3 Facts to Know About Powderpost Beetles

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Powderpost beetles chew small holes in old wood and fence-posts. They leave behind a fine residue of chewed wood that looks like dry powder. The term ‘powderpost beetles’ actually refers to many different species of beetle. All of these beetle species chew wood or lay eggs where their larvae can chew and tunnel through wood.

Here are three facts to know about powderpost beetles

You many never see an actual beetle

The most common species of powderpost beetles are the lyctids. Black lyctid beetles measure between 1/16 and 1/4 inch long. Lyctids only infest hardwoods cut from broad leaf trees like oak, ash, hickory, walnut, poplar, and cherry. They will usually not be found in building joists and walls which are made of softer woods. Instead lyctids commonly infest hardwood trim, flooring, and window and door frames. 

Lyctids are elusive and rarely seen. They lay their eggs in susceptible wood and they fly away. They mostly move at night and are hard to see even in the daytime. The eggs hatch and the larva chew small tunnels through the invested wood. They emerge as adult beetles from small holes and fly off to infest new hardwoods. 

Bostricid beetles are lighter brown and also very small. Unlike lyctids, bostricid beetles bore holes in wood to lay their eggs. You will rarely see powder in a bostricid infestation. 

Anobiid powderpost beetles infest both hardwood and softwood. The powder found around their emergence holes often feels more gritty than that of the beetles that infest only hardwood. Unlike lyctids and bostricids, anobiid beetles are attracted to moisture and are often found in humid southern states. 

Many people mistake weevils and the brown or black beetles that sometimes infest flour and dry foods for powderpost beetles. Carpet beetles also get misidentified. A good rule of thumb is that if you are only seeing the beetles and no holes or powder around wood, you probably aren’t looking at a powderpost beetle. 

Not all infestations are active

Sometimes a new homeowner finds holes and powder in wood trim or door frames and immediately assumes the worst. But powderpost beetles will not usually re-infest the same wood. The adults will fly off to greener pastures once they emerge.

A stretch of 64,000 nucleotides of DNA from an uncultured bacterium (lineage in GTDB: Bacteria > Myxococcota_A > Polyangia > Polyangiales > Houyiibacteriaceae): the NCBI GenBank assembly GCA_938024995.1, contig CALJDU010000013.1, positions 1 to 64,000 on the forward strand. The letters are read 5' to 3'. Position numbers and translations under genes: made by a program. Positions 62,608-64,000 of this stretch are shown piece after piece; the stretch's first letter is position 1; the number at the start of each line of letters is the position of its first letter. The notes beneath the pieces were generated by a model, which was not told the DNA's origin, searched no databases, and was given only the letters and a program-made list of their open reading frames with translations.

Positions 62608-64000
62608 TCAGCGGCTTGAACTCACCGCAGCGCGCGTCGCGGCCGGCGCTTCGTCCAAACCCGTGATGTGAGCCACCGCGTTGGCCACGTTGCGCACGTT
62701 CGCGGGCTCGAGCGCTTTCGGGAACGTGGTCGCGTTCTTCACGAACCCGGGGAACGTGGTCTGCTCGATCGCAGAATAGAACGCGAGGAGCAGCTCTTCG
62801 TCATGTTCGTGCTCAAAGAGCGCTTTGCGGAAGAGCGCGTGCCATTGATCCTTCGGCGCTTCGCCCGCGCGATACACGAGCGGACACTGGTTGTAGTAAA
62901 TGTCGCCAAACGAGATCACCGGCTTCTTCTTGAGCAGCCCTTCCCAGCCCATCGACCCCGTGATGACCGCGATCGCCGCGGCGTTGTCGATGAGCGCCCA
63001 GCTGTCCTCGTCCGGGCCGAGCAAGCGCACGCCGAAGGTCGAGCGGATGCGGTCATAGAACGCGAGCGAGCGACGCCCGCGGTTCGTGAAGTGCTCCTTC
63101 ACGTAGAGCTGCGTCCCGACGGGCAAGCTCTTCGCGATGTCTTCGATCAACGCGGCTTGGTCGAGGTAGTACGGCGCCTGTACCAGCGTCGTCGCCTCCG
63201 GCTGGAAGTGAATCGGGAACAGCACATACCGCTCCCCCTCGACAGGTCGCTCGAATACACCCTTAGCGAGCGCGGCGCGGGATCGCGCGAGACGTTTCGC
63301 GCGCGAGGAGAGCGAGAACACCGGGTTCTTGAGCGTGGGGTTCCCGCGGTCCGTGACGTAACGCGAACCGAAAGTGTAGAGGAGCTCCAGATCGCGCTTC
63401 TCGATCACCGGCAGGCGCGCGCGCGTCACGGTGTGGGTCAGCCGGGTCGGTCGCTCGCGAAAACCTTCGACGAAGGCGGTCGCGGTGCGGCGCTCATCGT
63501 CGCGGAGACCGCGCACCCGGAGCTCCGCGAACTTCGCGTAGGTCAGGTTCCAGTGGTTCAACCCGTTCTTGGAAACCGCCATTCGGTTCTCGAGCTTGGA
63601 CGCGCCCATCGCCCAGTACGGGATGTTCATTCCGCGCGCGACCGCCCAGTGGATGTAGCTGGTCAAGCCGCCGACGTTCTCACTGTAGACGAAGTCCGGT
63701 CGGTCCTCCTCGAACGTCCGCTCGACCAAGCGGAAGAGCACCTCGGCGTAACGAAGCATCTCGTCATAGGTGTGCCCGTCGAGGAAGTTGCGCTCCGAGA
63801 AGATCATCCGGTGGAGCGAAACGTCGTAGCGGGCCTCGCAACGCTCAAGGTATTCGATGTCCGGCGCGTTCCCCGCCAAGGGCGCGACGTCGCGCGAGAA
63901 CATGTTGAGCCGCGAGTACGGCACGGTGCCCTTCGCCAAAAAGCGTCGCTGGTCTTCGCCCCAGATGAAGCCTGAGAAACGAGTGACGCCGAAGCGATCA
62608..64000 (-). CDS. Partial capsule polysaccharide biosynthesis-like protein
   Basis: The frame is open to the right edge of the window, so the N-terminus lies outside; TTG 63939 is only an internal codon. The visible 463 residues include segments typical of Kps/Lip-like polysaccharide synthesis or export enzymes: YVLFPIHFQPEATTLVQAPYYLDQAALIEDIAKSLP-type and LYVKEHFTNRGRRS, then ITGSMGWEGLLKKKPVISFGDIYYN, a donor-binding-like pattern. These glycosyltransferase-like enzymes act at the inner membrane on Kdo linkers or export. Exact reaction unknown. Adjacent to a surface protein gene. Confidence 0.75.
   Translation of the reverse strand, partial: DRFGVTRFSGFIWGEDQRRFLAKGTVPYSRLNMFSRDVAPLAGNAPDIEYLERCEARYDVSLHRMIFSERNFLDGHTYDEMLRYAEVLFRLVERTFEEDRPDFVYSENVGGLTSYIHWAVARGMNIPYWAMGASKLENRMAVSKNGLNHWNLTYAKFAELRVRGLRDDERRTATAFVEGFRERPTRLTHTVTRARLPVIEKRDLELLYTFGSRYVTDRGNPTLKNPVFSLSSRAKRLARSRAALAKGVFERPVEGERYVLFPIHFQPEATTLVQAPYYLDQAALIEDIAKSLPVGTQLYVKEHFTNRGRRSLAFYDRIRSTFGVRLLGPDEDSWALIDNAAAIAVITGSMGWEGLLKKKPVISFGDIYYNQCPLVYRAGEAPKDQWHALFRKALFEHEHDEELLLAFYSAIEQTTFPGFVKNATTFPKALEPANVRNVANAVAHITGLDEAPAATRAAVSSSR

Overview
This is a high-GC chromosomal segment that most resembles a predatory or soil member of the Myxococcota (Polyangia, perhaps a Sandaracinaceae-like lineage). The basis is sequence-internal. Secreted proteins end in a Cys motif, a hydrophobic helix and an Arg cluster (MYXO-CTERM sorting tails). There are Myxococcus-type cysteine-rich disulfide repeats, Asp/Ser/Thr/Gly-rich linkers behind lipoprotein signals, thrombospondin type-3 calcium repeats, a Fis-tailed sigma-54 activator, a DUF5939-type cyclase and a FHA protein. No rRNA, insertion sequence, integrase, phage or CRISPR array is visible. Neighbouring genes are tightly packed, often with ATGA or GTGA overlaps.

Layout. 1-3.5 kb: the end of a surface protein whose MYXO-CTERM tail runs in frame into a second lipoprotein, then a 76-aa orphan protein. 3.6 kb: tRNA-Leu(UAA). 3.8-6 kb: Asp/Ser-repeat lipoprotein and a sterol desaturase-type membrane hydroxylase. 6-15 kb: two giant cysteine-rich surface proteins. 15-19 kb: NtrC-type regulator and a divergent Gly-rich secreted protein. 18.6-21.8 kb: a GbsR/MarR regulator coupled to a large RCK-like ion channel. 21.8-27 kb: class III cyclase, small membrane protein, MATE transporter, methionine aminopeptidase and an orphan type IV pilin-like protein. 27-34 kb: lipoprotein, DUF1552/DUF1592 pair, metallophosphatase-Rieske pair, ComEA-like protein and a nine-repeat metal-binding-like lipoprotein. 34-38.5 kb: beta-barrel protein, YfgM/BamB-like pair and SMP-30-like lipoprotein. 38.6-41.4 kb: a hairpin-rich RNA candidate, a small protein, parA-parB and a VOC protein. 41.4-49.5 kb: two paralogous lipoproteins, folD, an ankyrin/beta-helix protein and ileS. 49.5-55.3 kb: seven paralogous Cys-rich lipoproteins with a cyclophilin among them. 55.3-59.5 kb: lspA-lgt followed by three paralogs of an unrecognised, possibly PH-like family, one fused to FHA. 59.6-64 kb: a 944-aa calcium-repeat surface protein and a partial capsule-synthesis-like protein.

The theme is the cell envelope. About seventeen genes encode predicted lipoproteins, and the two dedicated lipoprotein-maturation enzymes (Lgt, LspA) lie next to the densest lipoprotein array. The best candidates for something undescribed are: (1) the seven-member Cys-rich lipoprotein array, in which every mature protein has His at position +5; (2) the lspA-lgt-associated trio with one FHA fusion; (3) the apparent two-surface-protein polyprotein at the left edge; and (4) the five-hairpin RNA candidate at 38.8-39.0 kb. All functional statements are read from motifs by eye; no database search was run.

To determine if you have an active infestation or just old wood that was once infested, plug all the holes with petroleum jelly. Clean up the wood powder. Come back in a few days. If you see new holes and more powder, you have an active infestation. If not, relax. 

Powderpost beetles holes are often found in antique furniture. Since beetles will not infest wood that has been stained or varnished, nothing has to be done about antique furniture evidence of infestation. It almost certainly is old damage from a time when hardwood was not processed with heat or insecticide to prevent beetle infestations. 

However, if you need peace of mind ask the antique dealer for a receipt showing which company performed the fumigation on the antique and when. If the item has never been fumigated, you can have this done by a specialist who will take the piece to a special closed chamber to perform the fumigation. Do not attempt to drench the item in hardware store poisons. Doing so is dangerous and ineffective. 

Powderpost beetles can be prevented and managed

Seeing a pile of powder around wood trim in your house can be alarming. The first thing to do is make sure the damage is not being done by termites or carpenter ants. Once you have determined your home is termite-free, check to see if the damage is fresh or old by plugging the holes and checking back in a few days. 

If you do indeed have an active infestation you need not panic. Spray the holes with a mixture containing mostly borates. 

To prevent further infestations, do not store furniture in sheds or garages. Do not use wood that has not been kiln-dried to 145 F. degrees when you build or remodel. If you live in a humid locale, make sure your home has year round temperature and humidity control.

Powderpost beetles may be alarming but they do not general do extensive damage to a home. Arming yourself with knowledge and confidence is the best approach.

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